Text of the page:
In January, 2008, the Chief of Army Staff, Ministry of Defence, acting for and on behalf of the Federal Government of Nigeria awarded contracts to Esquire Ventures Ltd; Profitel Ltd, Century Communications Ltd and Jonny-Way Investments Ltd ) for the supply of various specialist Military items to be used by the Nigeria's United Nations-backed Troops deployed to Darfur and Sudan for the total sum of One Billion, Two Hundred Million Naira. The man at the centre of the shaddy deals is Lt. Gen. AB Danbazau.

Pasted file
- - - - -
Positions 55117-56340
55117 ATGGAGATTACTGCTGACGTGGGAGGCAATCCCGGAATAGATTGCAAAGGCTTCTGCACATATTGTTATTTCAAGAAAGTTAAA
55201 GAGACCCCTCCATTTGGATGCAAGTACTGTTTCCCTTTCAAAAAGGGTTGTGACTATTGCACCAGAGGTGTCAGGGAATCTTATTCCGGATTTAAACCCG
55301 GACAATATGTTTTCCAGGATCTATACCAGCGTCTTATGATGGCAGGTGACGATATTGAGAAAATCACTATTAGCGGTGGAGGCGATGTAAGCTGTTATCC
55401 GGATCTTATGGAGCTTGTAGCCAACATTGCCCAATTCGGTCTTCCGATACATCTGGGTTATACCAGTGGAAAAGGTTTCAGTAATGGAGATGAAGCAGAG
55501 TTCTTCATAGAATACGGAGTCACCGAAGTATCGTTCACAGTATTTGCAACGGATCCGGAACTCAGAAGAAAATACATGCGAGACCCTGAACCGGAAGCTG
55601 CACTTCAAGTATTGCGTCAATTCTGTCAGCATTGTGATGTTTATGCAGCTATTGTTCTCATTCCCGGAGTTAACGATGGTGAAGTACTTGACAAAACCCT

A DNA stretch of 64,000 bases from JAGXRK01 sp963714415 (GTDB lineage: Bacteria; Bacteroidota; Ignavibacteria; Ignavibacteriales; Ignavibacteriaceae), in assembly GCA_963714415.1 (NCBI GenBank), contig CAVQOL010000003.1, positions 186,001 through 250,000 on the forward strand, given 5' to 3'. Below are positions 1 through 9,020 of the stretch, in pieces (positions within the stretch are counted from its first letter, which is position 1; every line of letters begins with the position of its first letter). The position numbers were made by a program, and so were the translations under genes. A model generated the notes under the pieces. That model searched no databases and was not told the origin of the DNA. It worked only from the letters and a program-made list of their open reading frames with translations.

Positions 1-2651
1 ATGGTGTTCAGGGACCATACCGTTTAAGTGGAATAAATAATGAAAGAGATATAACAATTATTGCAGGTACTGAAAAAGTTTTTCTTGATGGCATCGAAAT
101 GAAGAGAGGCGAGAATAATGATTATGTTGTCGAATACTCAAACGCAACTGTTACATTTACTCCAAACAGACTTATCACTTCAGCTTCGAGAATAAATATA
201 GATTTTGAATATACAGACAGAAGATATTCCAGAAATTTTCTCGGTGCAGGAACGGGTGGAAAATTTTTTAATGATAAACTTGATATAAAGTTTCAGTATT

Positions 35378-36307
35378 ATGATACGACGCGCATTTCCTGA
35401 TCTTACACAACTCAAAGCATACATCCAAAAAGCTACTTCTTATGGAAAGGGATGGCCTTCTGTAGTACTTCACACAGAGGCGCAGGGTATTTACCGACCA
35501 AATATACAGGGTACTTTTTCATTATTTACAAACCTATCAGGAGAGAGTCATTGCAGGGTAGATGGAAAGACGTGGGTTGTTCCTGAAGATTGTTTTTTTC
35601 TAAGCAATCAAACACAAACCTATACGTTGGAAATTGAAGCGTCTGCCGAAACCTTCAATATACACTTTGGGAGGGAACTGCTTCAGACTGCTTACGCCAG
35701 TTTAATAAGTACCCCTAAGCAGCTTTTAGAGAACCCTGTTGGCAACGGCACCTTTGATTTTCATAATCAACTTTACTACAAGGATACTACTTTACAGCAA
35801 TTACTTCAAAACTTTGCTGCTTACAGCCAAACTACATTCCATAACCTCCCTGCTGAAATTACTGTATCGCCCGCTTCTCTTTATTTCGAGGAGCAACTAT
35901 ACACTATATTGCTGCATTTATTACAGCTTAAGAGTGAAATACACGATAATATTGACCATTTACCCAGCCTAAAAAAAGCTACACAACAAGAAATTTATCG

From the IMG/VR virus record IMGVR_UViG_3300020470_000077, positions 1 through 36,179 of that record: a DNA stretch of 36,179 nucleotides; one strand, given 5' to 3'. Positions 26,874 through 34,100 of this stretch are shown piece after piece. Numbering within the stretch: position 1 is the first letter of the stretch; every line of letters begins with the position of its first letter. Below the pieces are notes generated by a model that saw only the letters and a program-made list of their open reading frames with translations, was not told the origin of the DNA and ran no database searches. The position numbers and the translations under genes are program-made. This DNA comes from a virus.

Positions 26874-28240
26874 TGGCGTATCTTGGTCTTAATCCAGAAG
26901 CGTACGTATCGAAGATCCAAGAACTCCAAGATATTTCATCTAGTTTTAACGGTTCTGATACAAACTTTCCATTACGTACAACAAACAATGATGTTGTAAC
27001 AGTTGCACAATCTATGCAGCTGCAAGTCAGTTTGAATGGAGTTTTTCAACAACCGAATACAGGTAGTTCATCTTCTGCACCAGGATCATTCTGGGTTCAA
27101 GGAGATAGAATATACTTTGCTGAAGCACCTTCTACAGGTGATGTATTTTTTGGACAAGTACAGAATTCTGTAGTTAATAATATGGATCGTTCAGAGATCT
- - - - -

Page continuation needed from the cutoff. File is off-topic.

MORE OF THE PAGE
Our investigations revealed that between January and August 2008, these companies supplied these items to the Nigerian Army worth N660,000,000 (Six Hundred and Sixty Million Naira) because of the note of urgency expressed by the NA and the assurance that the mobilization fee was being processes in line with Due Process, mobilization fees as provided by the said contract. Of the total sum, only N175,000,000 was paid by the Late Chief of Army Staff, Lt. Gen. Lukas Yusuf shortly before he was retired. The outstanding balance stood at N476,000,000 unpaid. The total cost of the items when fully supplied was N476,448,000 while the cost of items produced and ready for shipment is N530,700,000.Further investigations revealed that when Lt. Gen Dambazau took over as the new Chief of Army Staff, the Nigerian Army was paid millions of dollars from the United Nations in respect of these military items to be used by the Nigerian peace keeping troops in Darfur, Sudan. There seems to be a clear case of diversion of a huge chunk of the money. Rather than pay the contractors the Chief of Army Staff, instructed that the money be deposited in special accounts and used for other purposes at the expense of the contractors and the welfare of the Nigerian troops in Dafur. Following mounting pressures from the contractors, Gen. Dambazau set up two committees, one of which was headed by Major-General Azurunwa, to verify all contracts awarded by his predecessor.